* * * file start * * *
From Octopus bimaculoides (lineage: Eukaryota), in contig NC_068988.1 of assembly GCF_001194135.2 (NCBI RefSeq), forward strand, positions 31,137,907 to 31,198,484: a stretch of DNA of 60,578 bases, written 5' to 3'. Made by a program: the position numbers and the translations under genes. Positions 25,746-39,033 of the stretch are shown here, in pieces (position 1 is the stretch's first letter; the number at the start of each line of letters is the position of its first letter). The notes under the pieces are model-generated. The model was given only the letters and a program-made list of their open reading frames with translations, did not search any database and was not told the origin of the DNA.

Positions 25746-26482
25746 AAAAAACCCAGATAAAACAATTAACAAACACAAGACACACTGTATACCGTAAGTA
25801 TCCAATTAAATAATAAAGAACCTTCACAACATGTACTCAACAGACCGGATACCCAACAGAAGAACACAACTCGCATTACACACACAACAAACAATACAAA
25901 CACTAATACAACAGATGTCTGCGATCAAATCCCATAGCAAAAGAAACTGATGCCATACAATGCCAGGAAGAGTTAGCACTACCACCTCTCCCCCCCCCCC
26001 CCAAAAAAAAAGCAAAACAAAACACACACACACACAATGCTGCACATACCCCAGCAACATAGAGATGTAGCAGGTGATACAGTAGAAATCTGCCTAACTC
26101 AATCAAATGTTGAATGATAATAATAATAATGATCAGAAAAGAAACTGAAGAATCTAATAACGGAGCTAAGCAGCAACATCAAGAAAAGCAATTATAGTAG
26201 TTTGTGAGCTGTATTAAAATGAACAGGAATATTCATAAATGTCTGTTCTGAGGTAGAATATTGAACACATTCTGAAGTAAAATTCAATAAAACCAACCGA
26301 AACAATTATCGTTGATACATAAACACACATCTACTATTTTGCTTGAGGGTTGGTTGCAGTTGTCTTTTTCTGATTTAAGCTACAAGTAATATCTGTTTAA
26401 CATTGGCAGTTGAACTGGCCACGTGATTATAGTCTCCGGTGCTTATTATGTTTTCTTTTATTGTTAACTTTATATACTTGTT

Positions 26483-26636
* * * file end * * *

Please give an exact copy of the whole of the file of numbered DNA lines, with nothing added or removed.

From Octopus bimaculoides (lineage: Eukaryota), in contig NC_068988.1 of assembly GCF_001194135.2 (NCBI RefSeq), forward strand, positions 31,137,907 to 31,198,484: a stretch of DNA of 60,578 bases, written 5' to 3'. Made by a program: the position numbers and the translations under genes. Positions 25,746-39,033 of the stretch are shown here, in pieces (position 1 is the stretch's first letter; the number at the start of each line of letters is the position of its first letter). The notes under the pieces are model-generated. The model was given only the letters and a program-made list of their open reading frames with translations, did not search any database and was not told the origin of the DNA.

Positions 25746-26482
25746 AAAAAACCCAGATAAAACAATTAACAAACACAAGACACACTGTATACCGTAAGTA
25801 TCCAATTAAATAATAAAGAACCTTCACAACATGTACTCAACAGACCGGATACCCAACAGAAGAACACAACTCGCATTACACACACAACAAACAATACAAA
25901 CACTAATACAACAGATGTCTGCGATCAAATCCCATAGCAAAAGAAACTGATGCCATACAATGCCAGGAAGAGTTAGCACTACCACCTCTCCCCCCCCCCC
26001 CCAAAAAAAAAGCAAAACAAAACACACACACACACAATGCTGCACATACCCCAGCAACATAGAGATGTAGCAGGTGATACAGTAGAAATCTGCCTAACTC
26101 AATCAAATGTTGAATGATAATAATAATAATGATCAGAAAAGAAACTGAAGAATCTAATAACGGAGCTAAGCAGCAACATCAAGAAAAGCAATTATAGTAG
26201 TTTGTGAGCTGTATTAAAATGAACAGGAATATTCATAAATGTCTGTTCTGAGGTAGAATATTGAACACATTCTGAAGTAAAATTCAATAAAACCAACCGA
26301 AACAATTATCGTTGATACATAAACACACATCTACTATTTTGCTTGAGGGTTGGTTGCAGTTGTCTTTTTCTGATTTAAGCTACAAGTAATATCTGTTTAA
26401 CATTGGCAGTTGAACTGGCCACGTGATTATAGTCTCCGGTGCTTATTATGTTTTCTTTTATTGTTAACTTTATATACTTGTT

Positions 26483-26636